The Canadian Securities Administrators (CSA) recently issued Staff Notice 51-353 – Update on CSA Consultation Paper 51-404 Considerations for Reducing Regulatory Burden for Non-Investment Fund Reporting Issuers (Staff Notice) intended to provide an update on a previously-issued consultation paper (Consultation Paper) which was aimed at identifying areas of Canadian securities legislation where the regulatory burden for non-investment fund reporting issuers could be reduced.
The Staff Notice summarizes comments received by the CSA in response to the Consultation Paper, and identifies some initial policy projects to be undertaken by the CSA in the near term.
Here is a summary of those initial policy projects:
Continuous Disclosure Requirements
Removing or Modifying the Criteria to File a Business Acquisition Report
Reporting issuers are currently required to file a business acquisition report (BAR) following the completion of a significant acquisition. In the Staff Notice, the CSA acknowledged that reporting issuers frequently apply for and are granted relief from the BAR requirements and that the BAR can entail significant time and cost. Comments in response to the Consultation Paper questioned the value of the BAR disclosure, and offered suggestions on how the CSA can reduce the regulatory burden associated with the BAR requirements. The CSA intends to initiate a policy project in this area.
Revisiting Certain Continuous Disclosure Requirements
According to the Staff Notice, comments in response to the Consultation Paper supported the following proposals:
Elimination of duplicative disclosure among the financial statements, MD&A and other requirements of National Instrument 51-102 – Continuous Disclosure Obligations;
Consolidation of two or more of the financial statements, MD&A and annual information form into one reporting document; and
Reduction of the volume of information in annual and interim filings to prevent excessive disclosure from obscuring key information and otherwise improve the quality and accessibility of disclosure.
The CSA intends to review certain continuous disclosure requirements to determine where the regulatory burden on issuers can be reduced, while enhancing usefulness and understandability for investors.
Enhancing Electronic Delivery of Documents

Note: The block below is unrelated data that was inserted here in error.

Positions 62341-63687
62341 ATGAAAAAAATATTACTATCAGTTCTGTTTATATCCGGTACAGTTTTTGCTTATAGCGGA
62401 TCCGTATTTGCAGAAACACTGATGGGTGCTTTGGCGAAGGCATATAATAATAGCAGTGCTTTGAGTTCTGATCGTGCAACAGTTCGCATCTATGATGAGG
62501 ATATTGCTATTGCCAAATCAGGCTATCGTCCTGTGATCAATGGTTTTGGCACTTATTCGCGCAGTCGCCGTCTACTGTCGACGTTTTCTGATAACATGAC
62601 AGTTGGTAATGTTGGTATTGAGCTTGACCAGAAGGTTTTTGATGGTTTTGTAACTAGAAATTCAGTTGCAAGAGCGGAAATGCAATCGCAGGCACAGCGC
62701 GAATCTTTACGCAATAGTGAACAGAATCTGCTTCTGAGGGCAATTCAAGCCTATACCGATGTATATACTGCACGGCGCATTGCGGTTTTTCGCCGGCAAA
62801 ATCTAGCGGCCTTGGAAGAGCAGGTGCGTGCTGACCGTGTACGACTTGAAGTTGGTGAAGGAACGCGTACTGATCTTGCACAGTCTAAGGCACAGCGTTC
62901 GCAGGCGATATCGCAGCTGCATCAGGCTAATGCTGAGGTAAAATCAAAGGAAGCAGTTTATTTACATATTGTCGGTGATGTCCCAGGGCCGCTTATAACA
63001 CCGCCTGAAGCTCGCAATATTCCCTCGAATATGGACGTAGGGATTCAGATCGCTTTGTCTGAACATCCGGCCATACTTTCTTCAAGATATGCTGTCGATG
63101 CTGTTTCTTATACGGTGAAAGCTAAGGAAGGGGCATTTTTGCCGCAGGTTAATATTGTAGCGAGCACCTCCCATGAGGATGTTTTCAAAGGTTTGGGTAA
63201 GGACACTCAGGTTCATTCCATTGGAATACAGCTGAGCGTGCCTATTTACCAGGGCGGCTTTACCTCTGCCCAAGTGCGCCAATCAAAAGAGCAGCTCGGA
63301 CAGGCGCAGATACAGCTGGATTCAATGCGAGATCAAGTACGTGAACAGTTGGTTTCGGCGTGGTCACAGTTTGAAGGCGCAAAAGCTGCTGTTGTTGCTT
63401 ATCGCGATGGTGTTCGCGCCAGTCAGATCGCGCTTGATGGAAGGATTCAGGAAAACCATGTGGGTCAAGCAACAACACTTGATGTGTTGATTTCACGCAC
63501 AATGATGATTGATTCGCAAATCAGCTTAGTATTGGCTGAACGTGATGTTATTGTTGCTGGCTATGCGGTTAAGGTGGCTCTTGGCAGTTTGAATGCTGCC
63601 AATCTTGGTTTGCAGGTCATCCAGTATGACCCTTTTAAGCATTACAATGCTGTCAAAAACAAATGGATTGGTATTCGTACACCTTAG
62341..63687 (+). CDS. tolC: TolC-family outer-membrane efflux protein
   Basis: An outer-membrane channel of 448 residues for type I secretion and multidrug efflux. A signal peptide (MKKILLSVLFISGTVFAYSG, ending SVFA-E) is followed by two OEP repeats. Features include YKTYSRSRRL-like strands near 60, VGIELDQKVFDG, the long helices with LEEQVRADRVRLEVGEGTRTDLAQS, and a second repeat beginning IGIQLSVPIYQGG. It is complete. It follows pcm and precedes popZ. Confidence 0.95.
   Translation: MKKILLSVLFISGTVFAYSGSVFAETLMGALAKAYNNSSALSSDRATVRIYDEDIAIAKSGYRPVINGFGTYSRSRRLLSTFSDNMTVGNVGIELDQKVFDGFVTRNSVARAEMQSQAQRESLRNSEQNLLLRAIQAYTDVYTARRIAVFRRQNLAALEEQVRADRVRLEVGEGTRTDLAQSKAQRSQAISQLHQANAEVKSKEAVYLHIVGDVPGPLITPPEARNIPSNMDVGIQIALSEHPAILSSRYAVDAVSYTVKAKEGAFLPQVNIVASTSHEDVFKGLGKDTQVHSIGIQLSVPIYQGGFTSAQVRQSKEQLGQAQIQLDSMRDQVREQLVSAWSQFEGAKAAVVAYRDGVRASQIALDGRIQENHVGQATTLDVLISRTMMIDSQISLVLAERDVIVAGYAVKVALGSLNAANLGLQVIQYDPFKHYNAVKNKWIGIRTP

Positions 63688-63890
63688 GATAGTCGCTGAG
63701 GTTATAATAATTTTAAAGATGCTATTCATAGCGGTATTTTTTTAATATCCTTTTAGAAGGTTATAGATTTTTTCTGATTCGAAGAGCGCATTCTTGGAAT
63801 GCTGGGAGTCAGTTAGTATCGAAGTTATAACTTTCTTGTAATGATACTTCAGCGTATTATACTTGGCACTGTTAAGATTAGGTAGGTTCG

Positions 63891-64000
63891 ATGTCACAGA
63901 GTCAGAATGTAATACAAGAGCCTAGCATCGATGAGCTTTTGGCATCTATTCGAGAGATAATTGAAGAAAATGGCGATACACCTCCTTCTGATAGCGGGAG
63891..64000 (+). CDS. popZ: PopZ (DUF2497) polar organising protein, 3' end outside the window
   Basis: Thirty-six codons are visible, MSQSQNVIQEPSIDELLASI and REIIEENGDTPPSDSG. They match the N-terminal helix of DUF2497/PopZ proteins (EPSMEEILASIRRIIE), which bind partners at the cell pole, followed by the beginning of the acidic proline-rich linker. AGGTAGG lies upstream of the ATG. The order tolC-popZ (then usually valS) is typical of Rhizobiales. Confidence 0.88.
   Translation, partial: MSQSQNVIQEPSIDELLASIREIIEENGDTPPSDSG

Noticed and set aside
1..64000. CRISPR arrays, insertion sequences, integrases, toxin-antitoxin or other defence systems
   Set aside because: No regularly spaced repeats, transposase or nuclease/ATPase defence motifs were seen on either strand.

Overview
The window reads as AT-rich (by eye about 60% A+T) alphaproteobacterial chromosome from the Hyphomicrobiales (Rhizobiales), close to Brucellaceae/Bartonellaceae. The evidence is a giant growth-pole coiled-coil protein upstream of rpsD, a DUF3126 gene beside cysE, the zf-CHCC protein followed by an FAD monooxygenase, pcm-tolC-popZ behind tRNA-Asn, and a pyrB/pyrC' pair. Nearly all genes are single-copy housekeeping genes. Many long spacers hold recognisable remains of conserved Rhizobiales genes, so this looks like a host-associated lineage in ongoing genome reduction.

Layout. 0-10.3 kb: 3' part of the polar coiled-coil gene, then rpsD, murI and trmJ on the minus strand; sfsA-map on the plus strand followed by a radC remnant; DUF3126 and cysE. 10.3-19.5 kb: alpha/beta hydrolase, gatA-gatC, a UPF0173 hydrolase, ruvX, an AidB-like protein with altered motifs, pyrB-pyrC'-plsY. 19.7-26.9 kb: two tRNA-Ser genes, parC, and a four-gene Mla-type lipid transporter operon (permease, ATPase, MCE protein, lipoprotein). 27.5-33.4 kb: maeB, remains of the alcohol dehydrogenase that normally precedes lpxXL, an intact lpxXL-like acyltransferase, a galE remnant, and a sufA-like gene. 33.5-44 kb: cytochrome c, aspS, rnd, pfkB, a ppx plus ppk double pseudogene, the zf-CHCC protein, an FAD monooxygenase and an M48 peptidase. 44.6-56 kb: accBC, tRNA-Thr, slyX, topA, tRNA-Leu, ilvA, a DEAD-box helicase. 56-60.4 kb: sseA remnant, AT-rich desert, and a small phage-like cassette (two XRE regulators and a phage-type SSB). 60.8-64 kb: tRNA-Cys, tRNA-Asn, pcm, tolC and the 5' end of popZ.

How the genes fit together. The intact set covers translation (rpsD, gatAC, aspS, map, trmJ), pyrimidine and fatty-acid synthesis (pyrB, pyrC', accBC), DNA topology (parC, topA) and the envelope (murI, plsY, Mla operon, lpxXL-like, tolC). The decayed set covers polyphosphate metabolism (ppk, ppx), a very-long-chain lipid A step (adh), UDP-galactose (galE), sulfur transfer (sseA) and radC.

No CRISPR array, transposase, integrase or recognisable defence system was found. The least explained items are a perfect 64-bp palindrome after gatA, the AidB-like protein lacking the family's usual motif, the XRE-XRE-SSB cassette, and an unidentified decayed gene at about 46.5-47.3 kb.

Comments received by the CSA in response to the Consultation Paper were generally supportive of developments that would further facilitate electronic delivery of documents. The CSA intends to initiate a policy project in this area.
Potential Alternative Prospectus Model
The CSA continues to consider whether there should be an alternative prospectus offering model for reporting issuers to the current short form prospectus regime. Going forward, certain CSA jurisdictions will explore potential alternatives to the short form prospectus regime.
Facilitating At-The-Market Offerings
In the Staff Notice, the CSA noted that current rules for at-the-market offerings under shelf prospectuses do not provide a comprehensive framework because they do not exempt at-the-market offerings from some of the securities legislation applicable to all prospectus offerings. The result is that reporting issuers doing an at-the-market offering need to first obtain exemptive relief from the securities commissions. Comments in response to the Consultation Paper noted that the requirement to obtain exemptive relief may discourage issuers from conducting at-the-market offerings in Canada, and suggested that some of the current restrictions should be relaxed or eliminated. The CSA intends to initiate a policy project in this area.
Revising the Primary Business Requirement
Comments in response to the Consultation Paper suggested that the CSA revisit the interpretation of the rules which outline the historical financial statement requirements for initial public offering prospectuses, and eliminate inconsistencies in how these rules are interpreted across the CSA. The CSA is looking at ways to clarify the interpretation of this requirement so that issuers preparing an IPO prospectus have greater clarity.
It should be noted that here is no assurance that the policy projects discussed above will result in any regulatory changes. Any proposed amendments will be subject to public comment.
DISCLAIMER: This post is intended to convey general information about legal issues and developments as of the date above. It does not constitute legal advice and must not be treated or relied on as such.